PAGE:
Unless you are a real life MacGyver (whose super intelligence can craft effective escape/detonation devices out of alcohol and sugar—or something to that effect), surviving your way out of precarious situations (waist-high flooding in the middle of the night on a street that’s known for manholes, massive fire in a densely populated neighborhood, etc.) will require a few necessities.
The Philippine National Red Cross has its standard emergency kit, after which you may pattern your own. If you can spend money on the latest mobile phone, you can certainly set aside a budget for what would prove useful in the future. Along with these items, it will be prudent to slip in a first-aid manual so you are fully prepared for any situation. Naturally, you’ll need to store all these in one plastic container so when the next life-crushing disaster hits, you can just lock and load.
1. Hard hat – When the wind picks up, things may be flying and falling, so keep your head protected.
2. Face mask – During fires, face masks can minimize the harm that smoke can do to your lungs. Make sure to get the grade N95 (recommended by the U.S. to have 99% bacterial filtration efficiency); otherwise you may as well cover your mouth with your hand.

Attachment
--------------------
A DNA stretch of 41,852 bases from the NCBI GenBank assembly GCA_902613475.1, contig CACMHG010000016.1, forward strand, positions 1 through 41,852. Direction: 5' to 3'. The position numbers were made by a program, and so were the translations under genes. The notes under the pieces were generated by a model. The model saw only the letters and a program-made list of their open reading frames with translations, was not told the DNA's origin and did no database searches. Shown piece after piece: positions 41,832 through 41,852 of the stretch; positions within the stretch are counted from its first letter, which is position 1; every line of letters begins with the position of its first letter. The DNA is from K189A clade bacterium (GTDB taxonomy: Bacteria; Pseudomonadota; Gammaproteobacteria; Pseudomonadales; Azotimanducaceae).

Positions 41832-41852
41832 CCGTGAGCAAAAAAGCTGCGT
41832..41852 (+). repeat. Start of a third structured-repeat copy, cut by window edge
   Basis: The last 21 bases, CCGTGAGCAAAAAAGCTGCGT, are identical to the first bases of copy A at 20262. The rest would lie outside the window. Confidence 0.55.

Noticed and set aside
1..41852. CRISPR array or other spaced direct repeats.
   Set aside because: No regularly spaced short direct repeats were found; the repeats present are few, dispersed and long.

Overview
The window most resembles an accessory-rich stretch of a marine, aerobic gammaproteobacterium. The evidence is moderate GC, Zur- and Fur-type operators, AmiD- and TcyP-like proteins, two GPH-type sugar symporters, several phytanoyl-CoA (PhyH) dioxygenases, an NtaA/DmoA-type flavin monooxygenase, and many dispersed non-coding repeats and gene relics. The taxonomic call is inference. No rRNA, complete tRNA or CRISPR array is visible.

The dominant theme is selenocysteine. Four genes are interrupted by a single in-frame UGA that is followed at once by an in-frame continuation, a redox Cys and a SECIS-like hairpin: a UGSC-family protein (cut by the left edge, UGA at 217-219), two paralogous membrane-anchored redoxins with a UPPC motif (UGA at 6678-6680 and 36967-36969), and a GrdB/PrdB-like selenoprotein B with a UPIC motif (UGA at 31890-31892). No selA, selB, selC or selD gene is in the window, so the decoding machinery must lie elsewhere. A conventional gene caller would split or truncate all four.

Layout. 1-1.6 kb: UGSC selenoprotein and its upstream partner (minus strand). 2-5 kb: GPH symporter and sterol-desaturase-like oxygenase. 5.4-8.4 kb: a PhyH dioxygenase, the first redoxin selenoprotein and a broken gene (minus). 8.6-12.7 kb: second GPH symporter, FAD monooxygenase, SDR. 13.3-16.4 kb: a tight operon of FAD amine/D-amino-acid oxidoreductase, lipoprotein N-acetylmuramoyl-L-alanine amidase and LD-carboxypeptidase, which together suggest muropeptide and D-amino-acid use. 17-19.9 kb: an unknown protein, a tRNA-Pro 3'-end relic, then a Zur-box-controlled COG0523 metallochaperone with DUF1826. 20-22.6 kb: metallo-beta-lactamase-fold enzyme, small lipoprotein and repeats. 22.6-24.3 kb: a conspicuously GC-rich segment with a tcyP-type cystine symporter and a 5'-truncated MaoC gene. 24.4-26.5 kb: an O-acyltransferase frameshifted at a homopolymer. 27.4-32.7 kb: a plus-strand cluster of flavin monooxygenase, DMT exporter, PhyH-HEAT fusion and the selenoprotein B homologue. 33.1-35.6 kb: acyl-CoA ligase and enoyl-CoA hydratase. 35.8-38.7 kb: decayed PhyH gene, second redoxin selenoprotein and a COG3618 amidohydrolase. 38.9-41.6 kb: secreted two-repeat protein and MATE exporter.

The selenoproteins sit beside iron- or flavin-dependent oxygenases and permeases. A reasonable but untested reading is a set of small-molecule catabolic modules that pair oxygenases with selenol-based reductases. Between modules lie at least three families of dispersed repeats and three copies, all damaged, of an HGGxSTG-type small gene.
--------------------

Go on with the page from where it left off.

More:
3. Raincoats and boots – Keep dry and safe from the cold weather. Make sure that you and other members of your family have these items on hand in case of heavy rainfall or floods.
4. Whistle – Getting lost, buried, or stuck in a place is not uncommon during disasters. There’s no guarantee that your voice will work well in such conditions, and a whistle will help you find people or be found by others better than shouting.
5. Flashlight – You never know when you’ll need to make your way through the dark. Get the small flashlight with AA batteries that are light and can fit your pocket. Find one that is waterproof, too.
The Medical Kit
1. Stethoscope and Sphygmomanometer
Stressful situations mean elevated vital signs. Those with health conditions like hypertension need to monitor their heart rate and blood pressure so they can take the proper measures to bring them back to normal levels.
2. Alcohol, Antiseptics, Gauze, Bandage, and Cotton Buds
Those who get open wounds should clean and cover them immediately. Infection can come back to haunt you later after you’ve managed to get out of the disaster situation.
3. SAM Splints and Rolling Bandage
Splints are used to immobilize broken limbs or joints to avoid further injury.
4. Adhesive Tapes
These are for holding wound dressings in place.
5. Surgical Gloves (non-sterile)
When treating others, avoid getting infected by protecting your hands from bodily fluids like blood or pus.
6. Over-the-Counter Drugs
Paracetamol and painkillers are a staple in any kit. It may also be a good idea to include antacids for upset tummies, antihistamines for allergies, and loperamides for heinously upset tummies.